Richard Whiteley, co-president and COO at IHP Capital Partners, adds that although lumber is the lead actor, they are seeing rising input costs across all residential product types, from townhomes to single-family detached homes, and across all geographies where IHP is active.

“The cost of concrete and pipe have been on the rise, and it is increasingly difficult to source appliances and other important items like garage doors that are needed to complete homes,” says Whiteley. “The home-building industry is experiencing a textbook example of the ‘Bullwhip Effect’ that distorts supply chains across other industries. At the outset of COVID, many in the real estate industry expected the worst and adopted a wait-and-see posture. Little did anyone know at that time that residential home building would be one of the unexpected beneficiaries of the pandemic. While home builders and suppliers largely shut down for periods of time in 2020, homebuyer trends, many that were in motion before the pandemic, greatly accelerated and caught suppliers off guard. Work-from-home requirements and stay-at-home orders caused people to re-evaluate their living situations as homes suddenly became offices, learning centers, gyms and more. Homebuyers began to aggressively seek out more spacious environments, larger homes in suburban communities with recreational amenities outside of the urban core.”

How big of an impact are the rising prices having on bottom lines?

“While inflation may continue to present some hurdles in the near term, the combination of rent growth and cap rate compression continue to make development yields attractive,” says Matt Colter, managing director at Crow Holdings Capital.

Bley adds that during the housing industry’s last bull market run around 2005, building costs increased 2 to 3 percent and prices rose more than 12 percent, leading to huge levels of margin expansion and profitability.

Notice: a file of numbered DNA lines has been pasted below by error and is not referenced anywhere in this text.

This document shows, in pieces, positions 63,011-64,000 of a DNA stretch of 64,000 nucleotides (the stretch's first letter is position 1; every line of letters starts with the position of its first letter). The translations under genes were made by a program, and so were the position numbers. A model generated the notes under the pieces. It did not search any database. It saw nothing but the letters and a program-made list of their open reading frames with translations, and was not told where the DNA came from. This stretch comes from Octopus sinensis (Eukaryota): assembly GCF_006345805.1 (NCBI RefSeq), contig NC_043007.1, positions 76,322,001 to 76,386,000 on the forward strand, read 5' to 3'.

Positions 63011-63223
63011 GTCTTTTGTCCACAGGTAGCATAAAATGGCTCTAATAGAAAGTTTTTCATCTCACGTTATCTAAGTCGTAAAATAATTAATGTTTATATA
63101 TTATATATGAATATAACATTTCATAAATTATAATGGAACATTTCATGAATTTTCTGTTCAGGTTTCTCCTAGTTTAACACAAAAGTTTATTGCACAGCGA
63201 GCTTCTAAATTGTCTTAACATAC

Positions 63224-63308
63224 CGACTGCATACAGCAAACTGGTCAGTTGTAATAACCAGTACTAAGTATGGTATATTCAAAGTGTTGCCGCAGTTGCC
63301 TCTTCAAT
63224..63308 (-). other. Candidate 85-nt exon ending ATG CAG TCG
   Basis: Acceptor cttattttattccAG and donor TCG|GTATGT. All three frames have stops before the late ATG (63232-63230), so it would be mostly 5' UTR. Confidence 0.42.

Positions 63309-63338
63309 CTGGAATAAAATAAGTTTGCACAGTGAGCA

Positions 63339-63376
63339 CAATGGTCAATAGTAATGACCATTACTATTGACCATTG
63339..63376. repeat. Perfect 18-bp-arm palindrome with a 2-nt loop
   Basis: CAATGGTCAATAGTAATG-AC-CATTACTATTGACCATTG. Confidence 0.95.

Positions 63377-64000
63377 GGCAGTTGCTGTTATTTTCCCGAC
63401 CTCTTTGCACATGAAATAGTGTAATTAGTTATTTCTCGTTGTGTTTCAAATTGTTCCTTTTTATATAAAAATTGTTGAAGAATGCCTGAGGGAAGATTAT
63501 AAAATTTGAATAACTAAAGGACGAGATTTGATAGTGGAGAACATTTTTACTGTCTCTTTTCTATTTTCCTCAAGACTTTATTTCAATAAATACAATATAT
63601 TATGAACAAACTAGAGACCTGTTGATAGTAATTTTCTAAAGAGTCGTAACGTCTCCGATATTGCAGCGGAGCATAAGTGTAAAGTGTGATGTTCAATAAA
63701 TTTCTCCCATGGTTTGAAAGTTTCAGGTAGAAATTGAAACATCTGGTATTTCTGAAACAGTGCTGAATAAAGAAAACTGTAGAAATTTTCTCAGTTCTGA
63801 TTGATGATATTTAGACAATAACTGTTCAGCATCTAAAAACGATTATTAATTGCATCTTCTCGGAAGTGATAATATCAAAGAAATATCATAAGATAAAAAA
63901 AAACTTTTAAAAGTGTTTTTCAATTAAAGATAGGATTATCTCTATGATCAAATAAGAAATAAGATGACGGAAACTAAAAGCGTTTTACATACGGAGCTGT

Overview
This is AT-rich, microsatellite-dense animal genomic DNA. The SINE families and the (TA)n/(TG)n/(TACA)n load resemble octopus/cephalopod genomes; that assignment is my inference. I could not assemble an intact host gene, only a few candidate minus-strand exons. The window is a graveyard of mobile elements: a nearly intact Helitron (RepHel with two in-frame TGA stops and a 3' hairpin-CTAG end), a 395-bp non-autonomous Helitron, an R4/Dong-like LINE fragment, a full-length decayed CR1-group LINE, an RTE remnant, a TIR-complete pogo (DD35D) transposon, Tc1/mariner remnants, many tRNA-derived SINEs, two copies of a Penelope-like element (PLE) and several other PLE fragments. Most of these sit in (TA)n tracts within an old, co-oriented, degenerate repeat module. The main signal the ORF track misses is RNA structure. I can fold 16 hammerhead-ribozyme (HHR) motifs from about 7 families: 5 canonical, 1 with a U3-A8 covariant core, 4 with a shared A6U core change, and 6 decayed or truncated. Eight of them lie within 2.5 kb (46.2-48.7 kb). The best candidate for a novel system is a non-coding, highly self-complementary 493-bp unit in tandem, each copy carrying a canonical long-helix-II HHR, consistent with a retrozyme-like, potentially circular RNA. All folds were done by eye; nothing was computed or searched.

“What we are seeing today is very different, with only a fraction of the profit finding its way to the bottom line,” says Bley. “Rising input costs such as land, concrete and lumber are eroding home-builder profits. This contradicts the misconception that home builders must be ‘minting money’ in today’s environment where the demand for new homes from buyers is historically high. The velocity of sales — or, absorption, in single-family terms — is a key component of generating return-on-equity for capital investors. The faster capital is turned over, the better are the returns. That being said, lumber cost increases are somewhat offset by the faster absorption we are seeing across the industry.”

Luckily, as of early August, Market Insider reported lumber prices look cheaper after a 65 percent plunge, given Americans still want new houses. The article stated prices for lumber futures soared in the early part of the year to a record high of above $1,700 per thousand board feet amid strong demand for new houses and a home-improvement craze. But they have since tumbled around 65 percent to $607 as of Aug. 3, as suppliers have ramped up output and demand has cooled.

Robert Minter, director of investment strategy at Aberdeen, told Market Insider that lumber currently “looks a little cheap.” He said the COVID-19 story is far from over, and many Americans are still keen to move houses if their companies allow them to keep working from home.